Coda File System

Re: Benchmark results- poor write performance without wb caching

From: Troy Benjegerdes <>
Date: Wed, 21 Jul 2004 20:54:13 -0500
On Thu, Jun 24, 2004 at 01:04:56AM +0200, Gabriel Wicke wrote:
> I've posted my simplistic benchmark results at 
> Write-back caching was disabled as calling 'cfs wbstart <dir>' reliably
> freezes venus. Disk i/o was extremely high during creation/deletion of
> 1000 very small files, not sure if this is related to using xfs rather
> than ext2.
> Are there ideas or plans on how to improve write performance? Jan
> indicated in an earlier post [1] that the main reason is the synchronous
> operation with fsync and possibly tcp handling.
> I'm trying to install OpenAFS as well to do the same benchmark, its
> support for 2.6 is a bit lacking though. 
> 1.)
> -- 

The following from [1] above struck me as quite funny for a filesystem
supporting disconnected operation..

"Coda works a lot like a (classic) BSD FFS filesystem, i.e. all metadata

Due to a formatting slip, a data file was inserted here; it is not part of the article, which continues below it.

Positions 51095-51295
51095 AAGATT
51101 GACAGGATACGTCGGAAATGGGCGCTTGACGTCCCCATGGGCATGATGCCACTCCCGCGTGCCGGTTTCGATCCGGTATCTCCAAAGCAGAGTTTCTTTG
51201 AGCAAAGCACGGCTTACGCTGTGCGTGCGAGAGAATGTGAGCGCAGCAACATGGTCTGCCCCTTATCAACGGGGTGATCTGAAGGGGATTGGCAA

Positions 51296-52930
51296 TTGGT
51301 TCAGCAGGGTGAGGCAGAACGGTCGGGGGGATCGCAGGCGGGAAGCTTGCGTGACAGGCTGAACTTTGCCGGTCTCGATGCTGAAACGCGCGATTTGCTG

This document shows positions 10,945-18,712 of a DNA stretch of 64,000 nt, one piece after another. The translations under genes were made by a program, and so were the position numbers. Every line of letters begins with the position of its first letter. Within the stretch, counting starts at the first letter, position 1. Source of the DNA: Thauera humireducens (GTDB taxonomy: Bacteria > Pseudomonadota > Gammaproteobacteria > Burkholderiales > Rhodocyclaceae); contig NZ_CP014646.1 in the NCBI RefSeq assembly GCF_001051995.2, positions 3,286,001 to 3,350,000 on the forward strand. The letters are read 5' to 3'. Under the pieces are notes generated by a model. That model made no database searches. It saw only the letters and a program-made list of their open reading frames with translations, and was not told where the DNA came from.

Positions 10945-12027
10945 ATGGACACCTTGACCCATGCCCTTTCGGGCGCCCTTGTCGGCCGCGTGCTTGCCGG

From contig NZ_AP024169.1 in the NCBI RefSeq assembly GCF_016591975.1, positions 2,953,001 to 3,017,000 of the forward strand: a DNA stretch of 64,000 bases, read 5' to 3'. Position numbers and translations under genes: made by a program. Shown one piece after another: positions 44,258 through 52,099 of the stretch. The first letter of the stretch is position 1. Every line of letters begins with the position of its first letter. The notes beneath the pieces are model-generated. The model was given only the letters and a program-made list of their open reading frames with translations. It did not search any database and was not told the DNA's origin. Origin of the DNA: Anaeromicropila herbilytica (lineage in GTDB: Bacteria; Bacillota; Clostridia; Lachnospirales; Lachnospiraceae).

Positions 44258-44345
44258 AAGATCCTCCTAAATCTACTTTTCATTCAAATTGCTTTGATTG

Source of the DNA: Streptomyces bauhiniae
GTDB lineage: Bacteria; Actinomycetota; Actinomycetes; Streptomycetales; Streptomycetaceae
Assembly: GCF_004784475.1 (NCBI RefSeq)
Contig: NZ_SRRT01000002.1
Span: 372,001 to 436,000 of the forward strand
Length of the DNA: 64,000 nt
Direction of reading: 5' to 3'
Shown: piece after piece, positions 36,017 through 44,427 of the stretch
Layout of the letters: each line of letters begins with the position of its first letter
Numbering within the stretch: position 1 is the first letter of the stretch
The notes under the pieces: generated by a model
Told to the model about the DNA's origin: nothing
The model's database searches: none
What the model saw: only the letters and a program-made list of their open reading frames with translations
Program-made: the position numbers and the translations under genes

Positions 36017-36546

updates are synchronous. Every single create, chmod, or chown won't
'complete' until the server is absolutely positive that the update has
hit the disk. "

So, my take is the case to optimize for is write-disconnected
operation.. Why can't we log all metadata updates? In linux's case, if
we run ext3 (or some other journaling filesystem) with metadata AND data
journalling, won't it be faster? Honestly, my take is once updates have
hit the RAM in venus, you can return to the application.

Also, as an excercise in .. well.. stupidity, how badly would things
break if I just got rid of all the fsync's? ;)

So, on another note.. would per-directory permits work better than
per-volume ones? Is this even feasable to implement?
Received on 2004-07-21 21:59:06